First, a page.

Planning for 2022, many leadership teams have had to consider employee retention to a degree like never before. What once was enough to keep employees happy -- think remote work, office perks, and more -- simply won't cut it anymore.

Amid the biggest talent shift in recent memory, I connected with three executives to get fresh strategies about talent retention for the new year.

 Put a premium on the act of listening 

"There's no 'one size fits all' solution when it comes to employee retention. Everyone wants something different out of their job, and as a leader, you must respect and understand that," said Dean Thompson, chief growth/customer officer at HungerRush. "No two employees are the same, and it would be a waste of time and resources to treat them as such."

Thompson believes that by listening to employees' feedback, leaders will be much better informed as to how to keep employees happy. "The most important way to keep employees engaged is to simply listen to what they want," he said. "Their answers may not be what you expected to hear, and that feedback will entirely affect how you approach benefits and employee management." Driving home Thompson's point, often employees don't want rewards as much as you would think -- they want to be heard and valued.

Give employees avenues for feedback

Listening to employees was a sentiment shared by all of the executives. Mark Woodka, CEO of OnShift, believes that to go a step further, you must provide employees with a way to conveniently share their feedback. "The only way to retain employees in today's competitive labor market is by adopting employee-centric programs. Employees want to feel valued and heard, and one of the best ways to make this happen is with pulse surveys," said Woodka.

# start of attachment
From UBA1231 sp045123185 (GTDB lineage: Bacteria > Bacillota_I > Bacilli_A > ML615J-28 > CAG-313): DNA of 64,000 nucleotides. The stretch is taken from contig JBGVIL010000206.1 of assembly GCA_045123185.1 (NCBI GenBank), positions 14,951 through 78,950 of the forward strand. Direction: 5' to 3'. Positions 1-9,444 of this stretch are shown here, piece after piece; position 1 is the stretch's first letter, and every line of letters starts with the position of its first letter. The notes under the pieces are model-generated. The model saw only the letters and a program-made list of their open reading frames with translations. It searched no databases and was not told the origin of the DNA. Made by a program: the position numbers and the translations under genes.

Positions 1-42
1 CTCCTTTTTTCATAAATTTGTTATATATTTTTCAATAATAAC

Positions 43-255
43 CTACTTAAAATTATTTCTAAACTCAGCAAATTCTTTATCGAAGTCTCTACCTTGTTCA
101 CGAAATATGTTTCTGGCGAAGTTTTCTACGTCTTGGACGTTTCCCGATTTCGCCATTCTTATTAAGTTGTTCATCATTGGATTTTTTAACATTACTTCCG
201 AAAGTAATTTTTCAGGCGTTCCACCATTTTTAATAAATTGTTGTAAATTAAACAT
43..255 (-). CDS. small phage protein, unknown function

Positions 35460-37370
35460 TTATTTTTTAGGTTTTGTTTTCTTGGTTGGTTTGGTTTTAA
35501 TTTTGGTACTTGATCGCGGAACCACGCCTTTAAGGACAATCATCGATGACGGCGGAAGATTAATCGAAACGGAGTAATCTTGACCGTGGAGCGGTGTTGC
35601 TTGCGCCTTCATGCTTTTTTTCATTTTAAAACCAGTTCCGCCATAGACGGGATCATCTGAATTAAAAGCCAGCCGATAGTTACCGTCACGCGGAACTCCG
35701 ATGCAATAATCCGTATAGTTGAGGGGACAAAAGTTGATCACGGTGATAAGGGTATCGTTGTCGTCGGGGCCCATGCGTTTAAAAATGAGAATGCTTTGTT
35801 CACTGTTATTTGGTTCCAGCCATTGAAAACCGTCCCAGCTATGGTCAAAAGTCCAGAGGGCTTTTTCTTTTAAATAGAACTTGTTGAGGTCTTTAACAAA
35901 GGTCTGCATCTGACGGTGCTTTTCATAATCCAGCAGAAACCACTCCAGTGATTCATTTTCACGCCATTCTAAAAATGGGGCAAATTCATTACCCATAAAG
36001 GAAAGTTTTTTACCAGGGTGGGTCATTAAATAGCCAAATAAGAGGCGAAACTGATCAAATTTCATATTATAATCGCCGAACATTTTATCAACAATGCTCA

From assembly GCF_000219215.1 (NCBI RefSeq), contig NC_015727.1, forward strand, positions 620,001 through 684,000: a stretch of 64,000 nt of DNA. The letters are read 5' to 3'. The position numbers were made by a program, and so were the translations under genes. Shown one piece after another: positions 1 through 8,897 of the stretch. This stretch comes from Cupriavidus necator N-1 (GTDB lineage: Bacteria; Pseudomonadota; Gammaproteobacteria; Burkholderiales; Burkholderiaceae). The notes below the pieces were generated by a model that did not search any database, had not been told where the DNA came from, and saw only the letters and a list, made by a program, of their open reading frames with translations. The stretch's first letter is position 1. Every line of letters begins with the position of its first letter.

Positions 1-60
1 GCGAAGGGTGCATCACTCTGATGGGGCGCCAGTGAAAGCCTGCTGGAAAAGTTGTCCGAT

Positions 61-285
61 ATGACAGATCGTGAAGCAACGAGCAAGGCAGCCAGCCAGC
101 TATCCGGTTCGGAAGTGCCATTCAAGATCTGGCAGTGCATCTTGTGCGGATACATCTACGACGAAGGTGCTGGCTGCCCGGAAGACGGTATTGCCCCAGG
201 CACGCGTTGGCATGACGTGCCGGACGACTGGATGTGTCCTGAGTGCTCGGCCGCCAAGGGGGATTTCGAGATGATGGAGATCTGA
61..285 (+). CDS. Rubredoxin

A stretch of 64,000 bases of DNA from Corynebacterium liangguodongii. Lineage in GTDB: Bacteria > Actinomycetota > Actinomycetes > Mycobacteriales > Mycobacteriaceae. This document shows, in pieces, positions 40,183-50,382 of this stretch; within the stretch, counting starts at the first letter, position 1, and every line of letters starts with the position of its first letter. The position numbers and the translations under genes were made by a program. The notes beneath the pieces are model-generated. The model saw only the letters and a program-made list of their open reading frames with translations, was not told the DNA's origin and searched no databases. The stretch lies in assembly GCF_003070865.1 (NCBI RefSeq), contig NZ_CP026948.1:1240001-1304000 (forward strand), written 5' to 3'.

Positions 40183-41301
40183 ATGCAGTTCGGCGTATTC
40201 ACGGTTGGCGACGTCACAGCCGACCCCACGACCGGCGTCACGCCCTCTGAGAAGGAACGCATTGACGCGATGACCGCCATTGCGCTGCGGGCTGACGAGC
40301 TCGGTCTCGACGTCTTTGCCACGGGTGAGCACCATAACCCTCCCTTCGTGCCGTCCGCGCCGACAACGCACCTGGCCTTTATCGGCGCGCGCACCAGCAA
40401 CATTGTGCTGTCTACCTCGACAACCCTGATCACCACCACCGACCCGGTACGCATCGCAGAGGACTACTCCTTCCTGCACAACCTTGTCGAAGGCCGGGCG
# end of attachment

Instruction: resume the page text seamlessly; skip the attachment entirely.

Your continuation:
"Sending quick and convenient surveys monthly or biweekly allows managers to monitor satisfaction and capture feedback so they can address problems before they fester," he said. Additionally, Woodka believes that submitting feedback shouldn't be the end of the line. "Unfortunately, many organizations don't focus enough on recognizing and rewarding positive behaviors. One key to success is making sure employees value the rewards and that they're offered fairly and consistently. Otherwise, this can lead to dissatisfaction," he said.

Thompson was aligned with this thought process, adding his own two cents on the matter of feedback. "As leaders, we're often given credit for things accomplished by our teams," he said. "When someone congratulates you on the achievement, you need to stop them and let them know the employee who actually did the work and encourage them to give their accolades to them. When your employees see they get the acknowledgment, they'll be prouder of their work and will aim higher to achieve those results."

Lean on tech to minimize burnout

The pandemic forced many companies to invest in new tools and solutions to maintain workflow, minimize burnout, and keep employees connected. Charlie Lougheed, CEO and founder of Axuall, believes these investments should maintain their use and outlive the pandemic. "Heading into the new year, executive leadership teams should be focusing on how to lean on tools and technology that are available to allow employees to work smarter, not harder," said Lougheed. "The executives who choose to prioritize preventing burnout now will reap the benefits in 2022 and beyond. Automating as much of the tedious, administrative part of the job allows for employees to focus on what matters in their respective roles, giving your workforce the opportunity to practice at the top of their skill sets."

Talent retention in 2022 will be accomplished largely by accommodating employees. ​​In the words of Thompson, "once these strategies are put in place, your employees will be more engaged with company initiatives and changes, because their design is based on tangible feedback and they will reap the rewards."